I first heard of Janine Antoni in the early '90s when I saw a few photos in a magazine: a still from Loving Care, an installation shot of Gnaw, and a photo of Butterfly Kisses. At that point in my life, I knew almost nothing about art, let alone contemporary artists, but as someone consumed with process both professionally and creatively, I was instantly fascinated by Antoni's work. Within the week, I'd tried making my own mascara drawing to confirm my suspicions: that if I didn't get lash to paper right away, the mascara would be too dry to leave much of a mark, and that the friction of the whole enterprise would be exhausting (confirmed and confirmed). Without the slightest idea what Butterfly Kisses was trying to say, I took from it a message about endurance, and recognized in it a kind of tribute to the sublime rewards of process. Plus, realizing I'd been ritually coating my eyelashes with makeup every day and then not doing anything very industrious or satisfying with them was a brand new take to me on the idea of questioning ideals of feminine beauty. My eyelashes, I suddenly recognized, were certainly a tool, but whose benefit had I been putting them to work for?
Butterfly Kisses, 1993
Cover Girl Thick Lash Mascara, 1124 winks per eye
Diptych, each 22 1/8 X 15 inches
Antoni probably would have been happy to know all this. Speaking on November 14 at Boston University's College of Fine Arts as part of the Contemporary Perspectives lecture series, Antoni mentioned more than once that she's always been interested in what the viewer imagines she's gone through in making her work. Presenting a selection of slides and videos, she talked about some of the main ideas and themes she's explored throughout her career: the body as a tool, issues of women and beauty in our culture (and art history), connection and absence, the self and the other. She's perhaps best known for works likeGnaw, and Lick & Lather—works based on "objects," she says, "that mediate our interaction with the body"—created and performed upon (chewed, washed, licked, or otherwise abraded or rubbed against with the body) in private and exhibited in their after-states as records or artifacts of her process; and for pieces like Slumber and To Draw a Line, that mix performance with sculptural objects or constructions loaded with personal and cultural reference points. But she's worked in a wide range of materials and formats, including recent collaborations with choreographers Stephen Petronio and Anna Halprin, always bringing the same intensely personal, contemplative approach to the universals she's addressing.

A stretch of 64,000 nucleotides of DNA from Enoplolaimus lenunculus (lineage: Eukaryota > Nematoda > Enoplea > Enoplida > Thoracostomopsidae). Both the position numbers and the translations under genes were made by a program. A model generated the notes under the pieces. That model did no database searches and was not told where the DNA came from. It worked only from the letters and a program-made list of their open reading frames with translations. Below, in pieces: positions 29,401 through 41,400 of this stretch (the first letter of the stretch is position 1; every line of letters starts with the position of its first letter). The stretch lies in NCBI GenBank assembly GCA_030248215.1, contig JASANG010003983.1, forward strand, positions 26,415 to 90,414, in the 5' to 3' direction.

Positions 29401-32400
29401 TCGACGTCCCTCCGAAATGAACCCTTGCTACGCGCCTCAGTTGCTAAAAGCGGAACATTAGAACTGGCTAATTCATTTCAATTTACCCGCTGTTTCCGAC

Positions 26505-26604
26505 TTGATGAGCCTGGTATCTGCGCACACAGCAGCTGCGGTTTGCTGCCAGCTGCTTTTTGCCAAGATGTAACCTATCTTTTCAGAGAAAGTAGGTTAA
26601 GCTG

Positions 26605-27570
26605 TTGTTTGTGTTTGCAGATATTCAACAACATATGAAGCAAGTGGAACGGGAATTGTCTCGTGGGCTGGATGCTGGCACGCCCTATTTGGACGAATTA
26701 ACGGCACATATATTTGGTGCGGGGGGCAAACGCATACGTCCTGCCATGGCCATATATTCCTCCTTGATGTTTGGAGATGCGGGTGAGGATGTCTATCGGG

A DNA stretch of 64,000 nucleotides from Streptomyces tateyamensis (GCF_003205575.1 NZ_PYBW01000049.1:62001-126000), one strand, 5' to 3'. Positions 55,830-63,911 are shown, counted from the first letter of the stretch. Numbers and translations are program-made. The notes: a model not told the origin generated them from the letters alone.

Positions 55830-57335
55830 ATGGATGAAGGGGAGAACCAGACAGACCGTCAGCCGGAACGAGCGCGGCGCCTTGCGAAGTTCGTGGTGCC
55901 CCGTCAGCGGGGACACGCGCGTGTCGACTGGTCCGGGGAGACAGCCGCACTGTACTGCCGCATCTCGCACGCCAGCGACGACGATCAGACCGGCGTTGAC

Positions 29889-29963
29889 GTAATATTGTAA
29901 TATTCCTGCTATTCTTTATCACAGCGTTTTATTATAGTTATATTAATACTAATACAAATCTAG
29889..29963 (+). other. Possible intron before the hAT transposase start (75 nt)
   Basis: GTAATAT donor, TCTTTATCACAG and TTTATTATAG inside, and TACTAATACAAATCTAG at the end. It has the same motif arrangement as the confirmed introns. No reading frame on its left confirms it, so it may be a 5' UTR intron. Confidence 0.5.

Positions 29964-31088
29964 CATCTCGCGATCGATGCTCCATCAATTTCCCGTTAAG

"My work is like coming in on the scene of a crime," Antoni says, "and the viewer slowly figuring out what happened." Maybe I read too many serial killer novels, but when I hear "scene of the crime," I think horrific, and Antoni's work is anything but at first glance. Even a piece like Saddle—the translucent, shaved hide of a cow hardened into the shape of Antoni's body on hands and knees—feels more reverential than violent, and any sadness I see in her work lies well below the surface, waiting to be sussed out (Wean, for example, is about "the separation we go through from our own bodies as we're weaned into the culture.")
For Antoni, a process-oriented artist, the act of making the work is as important as the end result. Now, she says, she's looking for ways to shift from having that experience herself, to giving the experience to the viewer. She didn't elaborate beyond that, but I'm game, as long as it doesn't involve mascara.